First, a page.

Generation began in the Eocene and continues to the present. to assess the potential for undiscovered, technically recover-
Generation moved progressively from north to south as able oil and natural gas resources of the United States and the
younger units entered the oil window. Hydrocarbons migrated world (U.S. Geological Survey World Conventional Resources
into Eocene Agbada Formation sandstone reservoirs and Assessment Team,2012). As part of this project, the USGS
traps. Hydrocarbons have also migrated into Akata Formation recently completed an assessment of the Niger Delta
turbidite sandstones, including lowstand channels, sheet sand, Province (fig. 1), an area of about 292,407 square kilometers
and fans. In the Agbada Assessment Unit, hydrocarbon traps (km2). This assessment was based on data from oil and gas
are mostly structural, but stratigraphic traps are also present, exploration wells, fields (IHS Energy, 2008), and published
whereas in the Akata Assessment Unit traps are mostly related geologicreports.
2 Assessment of Undiscovered Oil and Gas Resources of the Niger Delta Province, Nigeria and Cameroon, Africa

2E 4E 6E 8E
8N
ki
ali
b ak
A h
NIGERIA e- ug
BENIN nu Tro

k n
Be

Fla
nin
Be
TOGO Anambra Basin

200
Dahomey
6N 2,000 Basin
ki
Gulf of Guinea ali
ak
3,00 Ab h
0 Hig
CAMEROON
C
2 Fla alab
nk ar

00 Niger Delta
4,0
4N
7192
200
2 2

2,000
EQUATORIAL
3,000 GUINEA
2

0
2N

2,00

200
e
nic on
Lin
lca ro
Vo ame
C

SAO TOME AND


PRINCIPE
ATLANTIC 2

0
OCEAN
00
4,0 3,000 GABON

Base from U.S. Geological Survey digital data, 2002 0 50 100 KILOMETERS
World Geodetic System 1984 (WGS 84)
Prime Meridian, Greenwich, 0 0 50 100 MILES

AFRICA

EXPLANATION NIGERIA
Niger Delta province boundary Niger Delta
7192
3,000 Bathymetric contourContour depth is
in meters. Contour interval varies
2 Sediment thickness contourContour
is in kilometers. Contour interval varies INDEX MAP

Figure 1. Nigeria and Cameroon, the Niger Delta Province boundary, bounding structural features, and
200-, 2000-, 3000-, and 4000-meter bathymetric contours.

This province was assessed previously as part of the reservoir rocks (quality and distribution), and traps for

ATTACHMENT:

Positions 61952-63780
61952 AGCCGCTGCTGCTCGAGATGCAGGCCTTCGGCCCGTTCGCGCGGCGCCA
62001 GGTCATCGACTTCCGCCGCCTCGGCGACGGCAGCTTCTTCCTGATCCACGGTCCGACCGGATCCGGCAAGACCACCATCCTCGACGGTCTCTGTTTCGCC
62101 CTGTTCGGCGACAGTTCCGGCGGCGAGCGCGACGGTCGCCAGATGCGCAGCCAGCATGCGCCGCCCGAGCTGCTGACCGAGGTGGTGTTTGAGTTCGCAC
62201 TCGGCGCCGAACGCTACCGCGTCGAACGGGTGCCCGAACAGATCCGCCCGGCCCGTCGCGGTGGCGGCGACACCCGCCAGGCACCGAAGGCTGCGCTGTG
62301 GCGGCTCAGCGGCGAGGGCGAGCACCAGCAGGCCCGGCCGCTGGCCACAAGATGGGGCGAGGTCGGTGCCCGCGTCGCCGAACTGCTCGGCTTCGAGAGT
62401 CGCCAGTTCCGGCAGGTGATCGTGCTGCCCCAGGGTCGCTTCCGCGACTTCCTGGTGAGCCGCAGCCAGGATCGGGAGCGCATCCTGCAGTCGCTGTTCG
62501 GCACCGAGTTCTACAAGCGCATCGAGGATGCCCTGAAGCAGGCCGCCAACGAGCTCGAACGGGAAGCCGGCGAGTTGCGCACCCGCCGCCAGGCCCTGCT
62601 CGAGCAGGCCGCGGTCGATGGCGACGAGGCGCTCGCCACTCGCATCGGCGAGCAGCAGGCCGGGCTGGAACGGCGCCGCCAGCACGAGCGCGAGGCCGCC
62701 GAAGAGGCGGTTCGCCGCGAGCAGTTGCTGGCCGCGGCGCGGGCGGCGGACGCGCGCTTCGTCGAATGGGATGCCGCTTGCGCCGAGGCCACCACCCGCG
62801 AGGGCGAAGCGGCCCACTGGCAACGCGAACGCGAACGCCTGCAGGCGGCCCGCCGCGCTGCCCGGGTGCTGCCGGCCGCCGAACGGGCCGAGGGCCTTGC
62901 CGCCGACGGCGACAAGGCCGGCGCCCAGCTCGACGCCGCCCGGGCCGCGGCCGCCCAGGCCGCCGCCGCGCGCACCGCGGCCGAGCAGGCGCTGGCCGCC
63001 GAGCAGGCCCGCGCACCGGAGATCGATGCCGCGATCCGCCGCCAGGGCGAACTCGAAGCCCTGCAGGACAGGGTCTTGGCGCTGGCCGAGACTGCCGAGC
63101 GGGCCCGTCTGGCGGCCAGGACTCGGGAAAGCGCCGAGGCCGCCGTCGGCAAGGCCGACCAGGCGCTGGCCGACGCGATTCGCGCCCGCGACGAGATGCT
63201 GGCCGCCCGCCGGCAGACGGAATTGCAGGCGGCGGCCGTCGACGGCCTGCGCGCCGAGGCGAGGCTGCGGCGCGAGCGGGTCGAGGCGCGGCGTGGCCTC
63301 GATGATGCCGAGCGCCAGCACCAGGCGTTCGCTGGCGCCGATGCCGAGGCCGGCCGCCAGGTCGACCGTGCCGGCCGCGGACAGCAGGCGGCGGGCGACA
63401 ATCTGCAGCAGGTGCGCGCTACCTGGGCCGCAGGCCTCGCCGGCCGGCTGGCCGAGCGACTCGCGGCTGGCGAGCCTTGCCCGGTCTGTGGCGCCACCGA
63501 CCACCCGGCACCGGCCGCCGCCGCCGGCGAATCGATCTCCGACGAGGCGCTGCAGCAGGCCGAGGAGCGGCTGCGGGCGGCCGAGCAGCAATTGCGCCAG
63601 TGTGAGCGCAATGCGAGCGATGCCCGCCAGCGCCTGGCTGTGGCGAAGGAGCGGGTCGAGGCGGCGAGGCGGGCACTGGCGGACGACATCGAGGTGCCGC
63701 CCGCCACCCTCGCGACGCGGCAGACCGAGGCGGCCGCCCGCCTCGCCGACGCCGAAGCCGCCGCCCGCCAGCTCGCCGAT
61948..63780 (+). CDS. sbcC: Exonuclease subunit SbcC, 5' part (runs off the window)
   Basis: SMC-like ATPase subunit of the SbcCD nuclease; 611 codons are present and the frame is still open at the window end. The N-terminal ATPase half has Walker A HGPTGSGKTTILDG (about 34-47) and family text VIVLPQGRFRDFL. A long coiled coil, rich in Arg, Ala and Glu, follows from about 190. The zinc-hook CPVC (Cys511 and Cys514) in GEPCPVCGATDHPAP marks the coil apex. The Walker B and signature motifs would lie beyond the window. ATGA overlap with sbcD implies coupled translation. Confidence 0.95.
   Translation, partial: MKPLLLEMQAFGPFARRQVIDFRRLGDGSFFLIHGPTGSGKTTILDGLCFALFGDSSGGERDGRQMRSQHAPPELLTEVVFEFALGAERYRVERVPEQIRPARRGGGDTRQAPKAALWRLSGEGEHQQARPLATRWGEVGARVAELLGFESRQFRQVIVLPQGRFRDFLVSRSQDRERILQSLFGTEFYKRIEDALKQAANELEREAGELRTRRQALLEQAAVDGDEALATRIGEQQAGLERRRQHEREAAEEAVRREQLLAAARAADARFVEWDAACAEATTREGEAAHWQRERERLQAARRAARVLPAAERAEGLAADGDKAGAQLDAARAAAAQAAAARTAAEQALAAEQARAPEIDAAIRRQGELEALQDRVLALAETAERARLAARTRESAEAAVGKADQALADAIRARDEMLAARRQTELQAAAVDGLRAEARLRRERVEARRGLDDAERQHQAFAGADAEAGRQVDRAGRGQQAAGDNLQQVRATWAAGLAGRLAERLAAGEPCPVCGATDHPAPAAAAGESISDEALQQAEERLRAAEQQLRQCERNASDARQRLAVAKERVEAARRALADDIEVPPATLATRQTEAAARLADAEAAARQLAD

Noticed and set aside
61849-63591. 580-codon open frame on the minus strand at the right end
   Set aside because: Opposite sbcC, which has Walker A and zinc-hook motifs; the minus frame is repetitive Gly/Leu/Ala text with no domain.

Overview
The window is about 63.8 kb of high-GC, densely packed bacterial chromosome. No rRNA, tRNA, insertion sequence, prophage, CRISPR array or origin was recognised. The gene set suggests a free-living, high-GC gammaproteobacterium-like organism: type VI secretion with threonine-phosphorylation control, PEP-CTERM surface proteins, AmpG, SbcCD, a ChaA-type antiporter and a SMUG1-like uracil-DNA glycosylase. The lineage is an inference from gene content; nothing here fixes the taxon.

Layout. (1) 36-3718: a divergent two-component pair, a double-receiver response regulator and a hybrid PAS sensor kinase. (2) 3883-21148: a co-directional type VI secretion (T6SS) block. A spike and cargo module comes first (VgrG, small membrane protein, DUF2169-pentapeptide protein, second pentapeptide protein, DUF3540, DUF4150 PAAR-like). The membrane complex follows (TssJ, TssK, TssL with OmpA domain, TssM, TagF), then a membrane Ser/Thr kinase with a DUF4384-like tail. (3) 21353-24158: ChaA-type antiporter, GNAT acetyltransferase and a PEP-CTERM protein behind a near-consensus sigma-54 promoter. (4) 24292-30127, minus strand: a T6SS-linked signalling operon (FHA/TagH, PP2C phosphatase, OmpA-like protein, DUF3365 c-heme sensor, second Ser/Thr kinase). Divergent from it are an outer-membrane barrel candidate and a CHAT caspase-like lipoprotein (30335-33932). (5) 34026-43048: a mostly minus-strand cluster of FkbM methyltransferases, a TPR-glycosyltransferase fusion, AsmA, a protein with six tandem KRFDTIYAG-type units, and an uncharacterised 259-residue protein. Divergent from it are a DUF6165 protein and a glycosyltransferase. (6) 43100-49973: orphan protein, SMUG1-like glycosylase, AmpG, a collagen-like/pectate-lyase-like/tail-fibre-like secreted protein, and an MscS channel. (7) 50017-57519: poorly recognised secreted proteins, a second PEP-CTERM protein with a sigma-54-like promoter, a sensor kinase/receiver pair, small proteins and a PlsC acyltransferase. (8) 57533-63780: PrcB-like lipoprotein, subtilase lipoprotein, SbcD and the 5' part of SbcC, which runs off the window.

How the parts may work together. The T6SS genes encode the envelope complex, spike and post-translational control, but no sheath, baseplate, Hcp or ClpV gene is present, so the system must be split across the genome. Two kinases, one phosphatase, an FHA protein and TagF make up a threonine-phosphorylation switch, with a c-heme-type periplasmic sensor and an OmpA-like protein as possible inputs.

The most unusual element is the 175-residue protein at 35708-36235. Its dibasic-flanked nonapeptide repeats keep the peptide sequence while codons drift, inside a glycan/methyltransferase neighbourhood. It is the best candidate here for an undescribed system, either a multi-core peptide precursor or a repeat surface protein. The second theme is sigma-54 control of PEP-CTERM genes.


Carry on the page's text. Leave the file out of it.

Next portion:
USGS World Assessment 2000 (U.S. Geological Survey World hydrocarbon accumulation. Using these geologic criteria,
Energy Assessment Team, 2000), resulting in estimated mean the USGS defined the Tertiary Niger Delta Total Petroleum
undiscovered volumes of 40.5 billion barrels of oil (BBO), System (TPS) with two assessment units, the Agbada
133.7 trillion cubic feet (TCF) of gas, and 6.03 billion barrels Reservoirs Assessment Unit (AU) and the Akata Reservoirs
of natural gas liquids (BBNGL). AU (figs. 1, 2), encompassing 99,915 km2 and 212,652 km2,
The Niger Delta Province was reassessed because of respectively. The Agbada Reservoirs AU was assessed to
continued interest in its future oil and gas resource potential. a water depth of 200 m and the Akata Reservoirs AU was
The assessment was geology based and used the total assessed to 4,000 meters (m) water depth.
petroleum system concept. The geologic elements of a total Two previous USGS geologic studies have reported
AHCMVSFS002\Pubs_Common\Jeff\den13_cmrm00_0129_ds_brownfield\dds_69_gg_ch05_figures\ch05_figures\ch05_figure01.ai
petroleum system include hydrocarbon source rocks (source- on the potential for undiscovered hydrocarbon resources
rock maturation and hydrocarbon generation and migration), and described the petroleum system, assessment units,
Introduction3

2E 4E 6E 8E
8N
i
lik
ka
A ba h
NIGERIA - g
BENIN ue rou
en T

nk
Fla
B

nin
Be
TOGO Anambra Basin

200
Dahomey
6N 2,000 Basin
ki
Gulf of Guinea ali
ak
3,00 Ab h
0 Hig
CAMEROON
C
Fla alab
nk ar

00 Niger Delta
4,0
4N
7192
200

2,000
EQUATORIAL
3,000 GUINEA

0
2N

2,00

200
e
nic on
Lin
lca ro
Vo ame
C
SAO TOME AND
PRINCIPE
ATLANTIC
0
OCEAN
00
4,0 3,000 GABON

Base from U.S. Geological Survey digital data, 2002 0 50 100 KILOMETERS
World Geodetic System 1984 (WGS 84)
Prime Meridian, Greenwich, 0 0 50 100 MILES

AFRICA
EXPLANATION
NIGERIA
Agbada Reservoirs Assessment Unit Niger Delta
7192
Akata Reservoirs Assessment Unit
Niger Delta Province boundary
3,000 Bathymetric contourContour depth is INDEX MAP
in meters. Contour interval varies

Figure 2. Extent of the Agbada Reservoirs Assessment Unit (71920101) and the Akata Reservoirs Assessment
Unit (71920102). The Agbada Reservoirs Assessment Unit overlies the Akata Reservoirs Assessment Unit, in
part subaerially.

hydrocarbon source rocks, reservoir rocks, and potential outcrops on the Abakaliki High and Calabar Flanka hinge
traps for hydrocarbon accumulation for the province (Tuttle, line bordering adjacent Precambrian rocks in Cameroon
Brownfield, and Charpentier, 1999; Tuttle, Charpentier, and terrain (figs. 1, 2). The offshore boundary of the province is